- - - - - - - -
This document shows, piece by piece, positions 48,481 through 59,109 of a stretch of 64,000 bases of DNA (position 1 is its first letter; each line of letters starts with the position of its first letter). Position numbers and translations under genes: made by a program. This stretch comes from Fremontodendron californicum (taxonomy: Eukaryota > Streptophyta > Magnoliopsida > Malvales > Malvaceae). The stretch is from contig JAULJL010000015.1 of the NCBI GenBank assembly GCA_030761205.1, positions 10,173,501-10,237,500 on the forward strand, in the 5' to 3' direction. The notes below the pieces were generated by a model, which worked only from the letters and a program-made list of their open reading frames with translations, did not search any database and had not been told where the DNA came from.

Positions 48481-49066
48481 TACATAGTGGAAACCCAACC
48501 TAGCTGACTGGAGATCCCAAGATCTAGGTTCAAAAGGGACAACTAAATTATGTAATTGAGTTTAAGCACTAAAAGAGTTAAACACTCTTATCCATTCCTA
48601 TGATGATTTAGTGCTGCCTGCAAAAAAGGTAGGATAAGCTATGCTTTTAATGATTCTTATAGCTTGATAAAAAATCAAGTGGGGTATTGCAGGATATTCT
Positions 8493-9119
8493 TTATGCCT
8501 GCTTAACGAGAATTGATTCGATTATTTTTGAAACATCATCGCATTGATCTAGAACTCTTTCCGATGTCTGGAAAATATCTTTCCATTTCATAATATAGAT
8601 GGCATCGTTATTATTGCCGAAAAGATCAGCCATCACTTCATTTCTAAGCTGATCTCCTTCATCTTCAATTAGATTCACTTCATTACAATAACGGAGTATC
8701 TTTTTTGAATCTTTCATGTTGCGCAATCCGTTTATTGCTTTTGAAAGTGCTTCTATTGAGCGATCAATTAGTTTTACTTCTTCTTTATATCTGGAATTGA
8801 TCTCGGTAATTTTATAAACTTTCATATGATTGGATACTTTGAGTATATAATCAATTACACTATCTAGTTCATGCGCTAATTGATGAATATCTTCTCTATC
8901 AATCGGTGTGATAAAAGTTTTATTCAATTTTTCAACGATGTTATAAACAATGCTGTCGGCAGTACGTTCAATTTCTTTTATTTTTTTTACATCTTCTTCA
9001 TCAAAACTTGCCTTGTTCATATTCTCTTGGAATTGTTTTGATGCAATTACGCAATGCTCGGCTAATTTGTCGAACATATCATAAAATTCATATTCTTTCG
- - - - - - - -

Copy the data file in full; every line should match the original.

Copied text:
This document shows, piece by piece, positions 48,481 through 59,109 of a stretch of 64,000 bases of DNA (position 1 is its first letter; each line of letters starts with the position of its first letter). Position numbers and translations under genes: made by a program. This stretch comes from Fremontodendron californicum (taxonomy: Eukaryota > Streptophyta > Magnoliopsida > Malvales > Malvaceae). The stretch is from contig JAULJL010000015.1 of the NCBI GenBank assembly GCA_030761205.1, positions 10,173,501-10,237,500 on the forward strand, in the 5' to 3' direction. The notes below the pieces were generated by a model, which worked only from the letters and a program-made list of their open reading frames with translations, did not search any database and had not been told where the DNA came from.

Positions 48481-49066
48481 TACATAGTGGAAACCCAACC
48501 TAGCTGACTGGAGATCCCAAGATCTAGGTTCAAAAGGGACAACTAAATTATGTAATTGAGTTTAAGCACTAAAAGAGTTAAACACTCTTATCCATTCCTA
48601 TGATGATTTAGTGCTGCCTGCAAAAAAGGTAGGATAAGCTATGCTTTTAATGATTCTTATAGCTTGATAAAAAATCAAGTGGGGTATTGCAGGATATTCT
Positions 8493-9119
8493 TTATGCCT
8501 GCTTAACGAGAATTGATTCGATTATTTTTGAAACATCATCGCATTGATCTAGAACTCTTTCCGATGTCTGGAAAATATCTTTCCATTTCATAATATAGAT
8601 GGCATCGTTATTATTGCCGAAAAGATCAGCCATCACTTCATTTCTAAGCTGATCTCCTTCATCTTCAATTAGATTCACTTCATTACAATAACGGAGTATC
8701 TTTTTTGAATCTTTCATGTTGCGCAATCCGTTTATTGCTTTTGAAAGTGCTTCTATTGAGCGATCAATTAGTTTTACTTCTTCTTTATATCTGGAATTGA
8801 TCTCGGTAATTTTATAAACTTTCATATGATTGGATACTTTGAGTATATAATCAATTACACTATCTAGTTCATGCGCTAATTGATGAATATCTTCTCTATC
8901 AATCGGTGTGATAAAAGTTTTATTCAATTTTTCAACGATGTTATAAACAATGCTGTCGGCAGTACGTTCAATTTCTTTTATTTTTTTTACATCTTCTTCA
9001 TCAAAACTTGCCTTGTTCATATTCTCTTGGAATTGTTTTGATGCAATTACGCAATGCTCGGCTAATTTGTCGAACATATCATAAAATTCATATTCTTTCG